- The Washington Times - Wednesday, March 21, 2007


• Eubie! — Olney Theatre Center. A play that follows the life of composer, pianist and raconteur Hubert “Eubie” Blake. Opens Wednesday. 301/924-3400.

• She Stoops to Comedy — Woolly Mammoth Theatre Company. A comedic play-within-a-play that takes place during a production of William Shakespeare’s “As You Like It.” Opens Monday. 202/393-3939.


• Doubt — National Theatre — ****. John Patrick Shanley’s Pulitzer Prize-winning drama is a piece of great, brave writing that keeps audiences in rapt silence as Sister Aloysius, a 60-ish Catholic school principal circa 1964 (the matchless Cherry Jones), pursues and corners Father Flynn (Chris McGarry), the parish’s magnetic priest, whom she suspects may be sexually abusing one of the male students. Miss Jones is magnificent as the frail nun who is ruthless and terrifying in her burning, shockingly feral desire to protect the children at all costs. Mr. Shanley doesn’t tell you who’s right and who’s wrong. Rather, he suggests that surety is a sham, that having doubts makes you a wise — not a weak — person. Through Sunday. 800/447-7400.

• Family Secrets — Theater J — ***1/2. Sherry Glaser’s solo turn exploring love and neurosis in the five members of a Jewish family became Off-Broadway’s longest-running one-woman show in 1993. Now reprised, it’s still filled with hilarious and heart-catching moments. Miss Glaser transforms herself into a Buddha-bellied accountant, a housewife who mistook her son for Jesus, a frantically angry teen, a New Age daughter, and a grandma savoring a late-in-life marriage. All share a New York nasal whine, a rebelliousness and a sense of humor as dry as yesterday’s matzo. And all carry the message that love and family are all that matters, regardless of how miserable and inconvenient they may seem. Through April 15 at the D.C. Jewish Community Center. 800/494-8497.

• Frankie and Johnny in the Clair de Lune — Arena Stage, Kreeger Theater — ***. The gulf between sex and intimacy is explored with earthy joie de vivre in Terrence McNally’s 1987 working-class fairy tale about a one-night stand in a cramped New York apartment that could turn into something lasting. Under the expert guidance of director David Muse and with two splendid actors (Kate Buddeke and Vito D’Ambrosio) in the title roles, its unbridled raunch and honesty grab you, as does the emotional, unretouched nakedness the actors are willing to display. The play is full of simulated sex and blue talk, but get beyond that and you have frightened people clinging to a tendril of hope. Through April 8. 202/488-3300.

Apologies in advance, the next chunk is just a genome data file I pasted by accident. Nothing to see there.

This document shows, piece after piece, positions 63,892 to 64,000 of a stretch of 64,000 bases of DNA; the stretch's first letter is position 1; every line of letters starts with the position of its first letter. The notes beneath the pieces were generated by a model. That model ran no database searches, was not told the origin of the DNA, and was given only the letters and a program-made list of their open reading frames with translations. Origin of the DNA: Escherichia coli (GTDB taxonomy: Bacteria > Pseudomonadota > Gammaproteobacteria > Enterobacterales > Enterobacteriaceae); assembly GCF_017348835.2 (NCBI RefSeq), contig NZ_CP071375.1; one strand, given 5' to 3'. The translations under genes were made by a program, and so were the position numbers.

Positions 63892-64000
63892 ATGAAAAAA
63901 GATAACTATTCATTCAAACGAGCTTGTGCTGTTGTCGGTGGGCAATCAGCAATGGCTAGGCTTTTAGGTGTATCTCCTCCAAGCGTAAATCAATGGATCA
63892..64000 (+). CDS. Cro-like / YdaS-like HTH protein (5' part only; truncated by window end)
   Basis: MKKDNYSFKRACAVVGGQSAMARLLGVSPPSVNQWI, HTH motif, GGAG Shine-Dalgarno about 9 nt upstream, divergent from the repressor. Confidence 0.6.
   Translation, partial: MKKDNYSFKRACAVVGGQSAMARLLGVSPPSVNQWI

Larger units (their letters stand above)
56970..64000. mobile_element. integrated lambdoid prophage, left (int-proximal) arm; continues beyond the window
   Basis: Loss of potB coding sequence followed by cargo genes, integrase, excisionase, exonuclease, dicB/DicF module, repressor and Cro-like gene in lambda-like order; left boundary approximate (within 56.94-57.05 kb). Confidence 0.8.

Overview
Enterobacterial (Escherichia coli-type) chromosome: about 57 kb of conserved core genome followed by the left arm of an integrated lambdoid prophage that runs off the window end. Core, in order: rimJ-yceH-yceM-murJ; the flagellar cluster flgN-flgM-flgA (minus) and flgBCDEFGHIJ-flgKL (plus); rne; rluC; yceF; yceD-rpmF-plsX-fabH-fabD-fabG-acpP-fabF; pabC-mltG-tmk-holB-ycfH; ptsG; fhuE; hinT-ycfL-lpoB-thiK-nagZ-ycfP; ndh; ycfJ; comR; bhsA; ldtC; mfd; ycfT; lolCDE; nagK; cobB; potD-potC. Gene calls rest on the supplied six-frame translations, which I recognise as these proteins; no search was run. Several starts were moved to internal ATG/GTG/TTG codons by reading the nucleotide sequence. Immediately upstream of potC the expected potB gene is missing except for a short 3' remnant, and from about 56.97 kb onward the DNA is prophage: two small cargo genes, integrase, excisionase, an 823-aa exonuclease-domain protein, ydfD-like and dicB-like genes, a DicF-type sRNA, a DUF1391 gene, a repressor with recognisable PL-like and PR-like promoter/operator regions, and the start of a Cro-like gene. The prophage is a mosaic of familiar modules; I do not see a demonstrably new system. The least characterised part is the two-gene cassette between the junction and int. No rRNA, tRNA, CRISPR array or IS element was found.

• Insurrection: Holding History — Theater Alliance — ***. Playwright Robert O’Hara is just nervy enough to find the irreverent side of slavery. His 1996 play gives us a black graduate student who is working on a thesis about Nat Turner and, with his 189-year-old great-great-grandfather, time-travels back to Virginia and the days before Turner’s insurrection. Mr. O’Hara mixes camp and historical narrative to give us a reeling ride through the 1831 rebellion as well as contemporary issues of sexual and cultural identity. The rambunctious production features uninhibited performances by a talented cast, whose vibrant energy goes a long way in overcoming a sprawling, out-of-control script. Through Sunday at the H Street Playhouse. 202/396-0050.

• Junebug and the Reverend — Imagination Stage — ***. Martha King De Silva’s gentle, disarming play is drawn from three books by Alice Mead, who based them on her experiences working in the housing projects in New Haven, Conn. Ten-year-old Junebug, newly the man of the house for his mother and sister because his father is in prison, sets out to find mentors in his new neighborhood and to lay some of his burden down. A world premiere directed with great empathy by Kathryn Chase Bryer, it’s a show about resilience and everyday heroics: No one comes to Junebug’s rescue. He has to figure it out for himself. And by learning to trust and ask for support, Junebug moves from visions of disaster to calmer waters. Through Sunday. 301/280-1660.

• The Pillowman — Studio Theatre — ****. The images in “The Pillowman” are ghastly enough to make even John Waters, the prince of puke, want to lose his lunch. Sick, twisted, profoundly disturbing — these are high accolades for Martin McDonagh’s Grand Guignol masterpiece about the power of story. Mr. McDonagh, a playwright who usually confines himself to squalid visions of modern Ireland, turns to the horror genre for “The Pillowman,” giving Stephen King and Clive Barker fierce competition with 10 grisly little stories he concocts as a through line for a theatrical work that moves as seamlessly as a morbid musical under Joy Zinoman’s thrilling direction at Studio Theatre. Through April 22. 202/332-3300. MAXIMUM RATING: FOUR STARS

Sign up for Daily Newsletters

Manage Newsletters

Copyright © 2021 The Washington Times, LLC. Click here for reprint permission.

Please read our comment policy before commenting.


Click to Read More and View Comments

Click to Hide